This year’s Academic Summer Camps will be held June 17-19. Topics include:

 Automotive Repair
 Business Entrepreneurship
 Computing / App Development
 Creative Writing
 Filmmaking
 Journalism (50% off registration)*
 Outdoor Adventure Leadership
 Photography
 Pre-Med
 Psychology
 Social Work and Missions
 Vegetarian Culinary Arts

Academic Summer Camps cost $150 for day students or $200 for those staying overnight in residence halls. For more information, visit southern.edu/camps.

*The Southern Union Communications Department is underwriting Journalism Camp, cutting registration costs in half to just $75 for day students or $100 for those staying overnight in residence halls.

-by Natalia Perez, senior mass communication major


alumni highlights

COOKE, ’09, RECEIVES HUMANITARIAN AWARD FROM HOSPITAL
Alexandria Cooke, MD, a third-year resident with the University of Tennessee’s College of Medicine in Chattanooga, has consistently earned the respect of her faculty and peers by demonstrating compassionate care. During a March ceremony, she was recognized publicly for her integrity and community service by being named 2019’s winner of the Alper Humanitarian Award.

Dr. Alenaxdria CookeThose submitting Cooke’s nomination cited a variety of ways she exemplifies such excellence. One of the faculty physicians said: “It is a pleasure working with Dr. Cooke. She remains calm in stressful situations, has an excellent fund of medical knowledge that she applies to patient care, and shows compassion to her patients and their families. She shows maturity beyond her years of training.”

A press release from the College of Medicine highlighting Cooke’s award also cited numerous community service efforts, ranging from spending eight months abroad as a health and lifestyle educator in Guinea to participating in health fairs at her home church in Georgia.

Cooke will complete her residency soon but has chosen to remain in Chattanooga for a two-year fellowship focusing on women’s health at Clinica Medicos, an organization dedicated to caring for the underserved Latino population. In an article by the Chattanooga Times Free Press, Cooke further elaborated on her interest in obstetrics and the special bond that this specific form of doctor-patient interaction fosters.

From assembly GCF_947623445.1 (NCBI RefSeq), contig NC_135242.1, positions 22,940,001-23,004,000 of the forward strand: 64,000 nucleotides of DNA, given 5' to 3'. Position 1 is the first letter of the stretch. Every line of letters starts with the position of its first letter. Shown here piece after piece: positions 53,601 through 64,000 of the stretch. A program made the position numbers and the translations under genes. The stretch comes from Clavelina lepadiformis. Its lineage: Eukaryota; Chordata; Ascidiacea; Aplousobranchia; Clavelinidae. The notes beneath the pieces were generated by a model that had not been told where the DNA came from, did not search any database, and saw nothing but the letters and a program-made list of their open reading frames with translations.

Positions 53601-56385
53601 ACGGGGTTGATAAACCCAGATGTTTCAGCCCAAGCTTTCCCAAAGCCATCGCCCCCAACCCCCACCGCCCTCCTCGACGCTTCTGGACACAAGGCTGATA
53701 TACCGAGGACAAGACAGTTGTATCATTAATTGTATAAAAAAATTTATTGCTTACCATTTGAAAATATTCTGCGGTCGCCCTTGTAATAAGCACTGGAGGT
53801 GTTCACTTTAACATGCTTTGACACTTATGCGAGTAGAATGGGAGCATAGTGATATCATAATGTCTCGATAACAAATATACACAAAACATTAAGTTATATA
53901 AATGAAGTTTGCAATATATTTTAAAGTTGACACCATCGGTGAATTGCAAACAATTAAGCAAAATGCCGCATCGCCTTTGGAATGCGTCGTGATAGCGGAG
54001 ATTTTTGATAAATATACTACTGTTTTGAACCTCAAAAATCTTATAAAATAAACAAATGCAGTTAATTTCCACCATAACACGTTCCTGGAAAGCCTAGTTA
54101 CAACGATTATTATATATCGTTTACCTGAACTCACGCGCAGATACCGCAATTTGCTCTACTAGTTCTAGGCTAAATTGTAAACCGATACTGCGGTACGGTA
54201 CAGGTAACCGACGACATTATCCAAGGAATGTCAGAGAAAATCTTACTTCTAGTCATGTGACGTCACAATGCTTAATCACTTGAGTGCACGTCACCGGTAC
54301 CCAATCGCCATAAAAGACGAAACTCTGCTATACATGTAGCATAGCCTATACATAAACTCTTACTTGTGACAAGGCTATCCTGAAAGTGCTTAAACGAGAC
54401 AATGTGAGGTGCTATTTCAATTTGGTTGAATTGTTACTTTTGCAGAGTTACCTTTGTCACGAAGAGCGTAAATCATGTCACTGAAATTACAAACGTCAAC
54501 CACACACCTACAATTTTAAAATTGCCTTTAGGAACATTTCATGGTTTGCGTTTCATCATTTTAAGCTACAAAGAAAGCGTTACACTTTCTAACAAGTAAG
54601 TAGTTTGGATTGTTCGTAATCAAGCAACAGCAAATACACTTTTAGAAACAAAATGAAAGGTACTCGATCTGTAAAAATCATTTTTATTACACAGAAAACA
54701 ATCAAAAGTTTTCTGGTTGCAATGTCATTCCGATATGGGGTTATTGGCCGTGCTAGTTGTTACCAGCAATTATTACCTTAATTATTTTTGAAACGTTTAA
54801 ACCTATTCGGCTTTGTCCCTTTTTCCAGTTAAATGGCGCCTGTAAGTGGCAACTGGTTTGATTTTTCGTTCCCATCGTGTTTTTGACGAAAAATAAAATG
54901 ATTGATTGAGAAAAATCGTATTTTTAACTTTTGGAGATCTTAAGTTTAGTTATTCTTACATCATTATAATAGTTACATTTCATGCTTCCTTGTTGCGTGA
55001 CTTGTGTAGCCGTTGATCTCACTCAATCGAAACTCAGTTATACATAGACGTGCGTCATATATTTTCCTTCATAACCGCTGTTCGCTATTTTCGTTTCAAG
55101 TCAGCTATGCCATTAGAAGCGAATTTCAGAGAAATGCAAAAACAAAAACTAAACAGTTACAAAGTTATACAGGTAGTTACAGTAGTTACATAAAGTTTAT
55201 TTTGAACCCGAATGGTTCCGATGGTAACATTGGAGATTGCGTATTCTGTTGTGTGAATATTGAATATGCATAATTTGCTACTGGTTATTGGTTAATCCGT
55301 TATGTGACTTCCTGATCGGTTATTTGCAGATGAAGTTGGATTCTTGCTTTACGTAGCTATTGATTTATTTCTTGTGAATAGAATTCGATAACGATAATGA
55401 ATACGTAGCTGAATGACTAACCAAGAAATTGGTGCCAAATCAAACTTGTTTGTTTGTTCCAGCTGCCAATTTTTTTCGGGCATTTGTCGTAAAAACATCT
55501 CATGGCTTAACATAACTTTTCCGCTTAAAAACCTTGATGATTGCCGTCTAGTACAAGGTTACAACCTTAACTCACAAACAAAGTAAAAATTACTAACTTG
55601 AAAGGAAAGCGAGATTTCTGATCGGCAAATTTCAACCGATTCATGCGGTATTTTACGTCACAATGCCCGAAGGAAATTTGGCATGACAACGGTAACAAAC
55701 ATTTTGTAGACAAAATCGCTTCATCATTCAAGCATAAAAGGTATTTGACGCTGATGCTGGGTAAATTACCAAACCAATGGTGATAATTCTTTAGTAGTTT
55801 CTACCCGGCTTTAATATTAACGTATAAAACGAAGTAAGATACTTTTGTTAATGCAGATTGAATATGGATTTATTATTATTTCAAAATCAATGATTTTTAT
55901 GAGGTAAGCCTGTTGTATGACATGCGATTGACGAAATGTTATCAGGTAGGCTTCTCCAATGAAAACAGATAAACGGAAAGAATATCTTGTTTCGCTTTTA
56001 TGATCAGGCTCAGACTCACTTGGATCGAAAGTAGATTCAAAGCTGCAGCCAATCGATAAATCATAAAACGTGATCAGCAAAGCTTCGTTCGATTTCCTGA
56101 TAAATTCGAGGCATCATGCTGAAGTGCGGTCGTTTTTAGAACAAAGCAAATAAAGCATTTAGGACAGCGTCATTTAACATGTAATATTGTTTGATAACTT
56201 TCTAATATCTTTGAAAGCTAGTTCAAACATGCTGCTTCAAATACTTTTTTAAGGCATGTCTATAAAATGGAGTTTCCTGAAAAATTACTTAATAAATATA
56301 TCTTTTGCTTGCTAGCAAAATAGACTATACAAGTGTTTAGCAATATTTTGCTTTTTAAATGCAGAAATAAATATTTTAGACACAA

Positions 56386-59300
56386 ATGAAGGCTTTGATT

"I really enjoy the relationship you build with a woman over nine months, and then you get to see the baby be born and you have that instant connection. It's very special, and very much a privilege and an honor to be allowed to be part of such a sacred journey."

-Staff Report


Upcoming Events
Carolina Camp Meeting Picnic: May 31 at noon under the tents beside Stuart Auditorium at Lake Junaluska Conference and Retreat Center. Alumni and friends of Southern are invited to this free event. Sign up online or call 423.236.2829 before May 24 to reserve a ticket for your seat. Tickets can be picked up on site Monday through Thursday from 9 a.m. to 1 p.m. at Southern’s table in the Harrell Center exhibition area.

WELLkids in the Wild Day Camps. June 3-7, June 24-28, and July 15-19 on campus. Each weeklong session offers outdoor adventures facilitated by graduate students in the Outdoor Leadership program. Activities include rock climbing, hiking, canoeing, ropes course, caving, rafting, and more. Available for ages 10-16. For more information and to register, visit southern.edu/wellkids.

Academic Summer Camps. June 17-19 from 8:30 a.m. to 5:30 p.m. at various locations on campus (overnight housing available). Students entering grades 9-12 can choose from a variety of potential majors for a three-day immersive experience in career and calling. For more information and to register, visit southern.edu/camps. 

PreviewSouthern. June 20 from 9 a.m. to 3 p.m. Prospective students (high school juniors, seniors, and transfers) and their families are invited to view our beautiful campus, talk one-on-one with faculty, find out about multiple scholarship options, and visit downtown Chattanooga. Register online at least two weeks before the visit.